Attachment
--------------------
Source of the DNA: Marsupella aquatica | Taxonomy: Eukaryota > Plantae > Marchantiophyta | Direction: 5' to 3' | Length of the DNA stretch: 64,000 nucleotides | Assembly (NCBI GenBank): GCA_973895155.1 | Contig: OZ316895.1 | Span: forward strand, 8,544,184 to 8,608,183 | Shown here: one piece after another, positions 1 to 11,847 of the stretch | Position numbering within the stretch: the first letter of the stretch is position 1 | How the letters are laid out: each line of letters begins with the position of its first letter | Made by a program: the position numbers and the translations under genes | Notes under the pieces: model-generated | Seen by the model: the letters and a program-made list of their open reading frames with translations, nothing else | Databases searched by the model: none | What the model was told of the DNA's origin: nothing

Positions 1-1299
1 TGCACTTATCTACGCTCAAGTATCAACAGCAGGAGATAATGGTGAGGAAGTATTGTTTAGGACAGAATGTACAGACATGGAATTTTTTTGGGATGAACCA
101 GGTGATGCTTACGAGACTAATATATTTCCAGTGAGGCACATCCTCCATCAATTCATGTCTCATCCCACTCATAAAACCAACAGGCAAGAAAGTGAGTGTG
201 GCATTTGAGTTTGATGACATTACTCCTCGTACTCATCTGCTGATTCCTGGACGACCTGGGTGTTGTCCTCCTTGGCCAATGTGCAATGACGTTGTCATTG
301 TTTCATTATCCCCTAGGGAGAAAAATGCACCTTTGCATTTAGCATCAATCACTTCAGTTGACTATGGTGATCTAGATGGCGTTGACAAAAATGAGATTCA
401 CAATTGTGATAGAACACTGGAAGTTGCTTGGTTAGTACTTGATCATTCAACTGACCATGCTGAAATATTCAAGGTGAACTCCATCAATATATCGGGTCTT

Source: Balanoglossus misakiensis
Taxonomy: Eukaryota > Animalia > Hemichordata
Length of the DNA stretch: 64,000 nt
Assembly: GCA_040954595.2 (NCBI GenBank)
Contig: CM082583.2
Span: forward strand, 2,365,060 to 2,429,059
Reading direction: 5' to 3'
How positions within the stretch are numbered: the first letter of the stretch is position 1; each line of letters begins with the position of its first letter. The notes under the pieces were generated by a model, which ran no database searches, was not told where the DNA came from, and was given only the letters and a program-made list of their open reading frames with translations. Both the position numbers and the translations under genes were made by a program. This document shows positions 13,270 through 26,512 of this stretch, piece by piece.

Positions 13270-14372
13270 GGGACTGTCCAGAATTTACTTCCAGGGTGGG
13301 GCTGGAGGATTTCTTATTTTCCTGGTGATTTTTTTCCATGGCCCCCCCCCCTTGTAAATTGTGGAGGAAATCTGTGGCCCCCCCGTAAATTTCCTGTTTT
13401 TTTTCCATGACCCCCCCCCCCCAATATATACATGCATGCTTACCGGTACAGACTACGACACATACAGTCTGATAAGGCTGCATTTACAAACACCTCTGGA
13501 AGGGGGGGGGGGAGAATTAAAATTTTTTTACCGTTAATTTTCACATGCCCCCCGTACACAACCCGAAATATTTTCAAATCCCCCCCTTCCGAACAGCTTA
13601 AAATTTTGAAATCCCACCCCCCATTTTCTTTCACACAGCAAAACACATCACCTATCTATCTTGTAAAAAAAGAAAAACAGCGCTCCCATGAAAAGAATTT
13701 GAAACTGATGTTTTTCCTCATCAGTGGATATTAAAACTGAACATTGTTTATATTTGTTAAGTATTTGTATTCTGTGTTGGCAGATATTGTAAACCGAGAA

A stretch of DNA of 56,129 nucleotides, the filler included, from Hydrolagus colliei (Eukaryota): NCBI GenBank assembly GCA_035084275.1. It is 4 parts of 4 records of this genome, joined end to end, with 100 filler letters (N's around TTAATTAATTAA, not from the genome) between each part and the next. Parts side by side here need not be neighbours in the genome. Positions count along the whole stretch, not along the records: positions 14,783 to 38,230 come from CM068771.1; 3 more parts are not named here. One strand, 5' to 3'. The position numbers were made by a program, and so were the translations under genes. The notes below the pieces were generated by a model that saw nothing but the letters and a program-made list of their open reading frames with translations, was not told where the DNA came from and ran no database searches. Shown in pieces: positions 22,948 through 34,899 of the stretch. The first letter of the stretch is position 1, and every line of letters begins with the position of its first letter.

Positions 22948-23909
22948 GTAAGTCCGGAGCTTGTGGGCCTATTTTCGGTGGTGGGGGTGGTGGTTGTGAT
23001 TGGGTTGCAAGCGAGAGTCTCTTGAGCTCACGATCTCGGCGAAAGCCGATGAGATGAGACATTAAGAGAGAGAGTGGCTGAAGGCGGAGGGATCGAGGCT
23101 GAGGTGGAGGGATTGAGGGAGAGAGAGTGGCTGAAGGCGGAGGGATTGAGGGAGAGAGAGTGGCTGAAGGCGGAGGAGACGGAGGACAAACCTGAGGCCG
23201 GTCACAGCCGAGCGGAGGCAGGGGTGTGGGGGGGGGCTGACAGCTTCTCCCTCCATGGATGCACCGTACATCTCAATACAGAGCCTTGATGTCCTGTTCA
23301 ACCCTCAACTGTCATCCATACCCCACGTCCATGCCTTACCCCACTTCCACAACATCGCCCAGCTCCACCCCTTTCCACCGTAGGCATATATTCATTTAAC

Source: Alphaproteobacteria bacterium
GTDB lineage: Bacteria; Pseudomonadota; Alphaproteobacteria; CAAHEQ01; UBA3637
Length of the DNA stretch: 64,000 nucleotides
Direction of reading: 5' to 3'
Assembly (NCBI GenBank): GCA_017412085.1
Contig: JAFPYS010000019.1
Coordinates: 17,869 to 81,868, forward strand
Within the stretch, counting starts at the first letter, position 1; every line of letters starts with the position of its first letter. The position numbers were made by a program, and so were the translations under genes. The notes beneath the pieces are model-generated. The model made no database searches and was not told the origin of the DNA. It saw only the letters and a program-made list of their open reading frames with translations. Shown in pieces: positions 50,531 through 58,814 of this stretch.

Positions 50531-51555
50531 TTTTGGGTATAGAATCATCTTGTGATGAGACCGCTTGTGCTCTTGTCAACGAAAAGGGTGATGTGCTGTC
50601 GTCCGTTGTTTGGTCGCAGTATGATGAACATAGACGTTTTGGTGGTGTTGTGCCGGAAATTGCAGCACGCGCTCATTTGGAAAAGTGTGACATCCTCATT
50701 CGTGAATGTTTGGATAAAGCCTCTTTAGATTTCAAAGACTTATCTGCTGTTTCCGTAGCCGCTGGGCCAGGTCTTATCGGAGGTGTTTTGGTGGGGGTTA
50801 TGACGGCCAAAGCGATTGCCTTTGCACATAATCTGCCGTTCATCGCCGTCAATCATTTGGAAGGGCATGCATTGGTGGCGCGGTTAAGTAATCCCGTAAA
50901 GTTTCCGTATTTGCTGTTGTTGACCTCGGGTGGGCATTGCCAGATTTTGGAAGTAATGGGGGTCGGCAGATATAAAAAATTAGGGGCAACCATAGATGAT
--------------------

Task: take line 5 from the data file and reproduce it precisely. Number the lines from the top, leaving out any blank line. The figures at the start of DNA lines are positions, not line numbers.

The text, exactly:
201 GCATTTGAGTTTGATGACATTACTCCTCGTACTCATCTGCTGATTCCTGGACGACCTGGGTGTTGTCCTCCTTGGCCAATGTGCAATGACGTTGTCATTG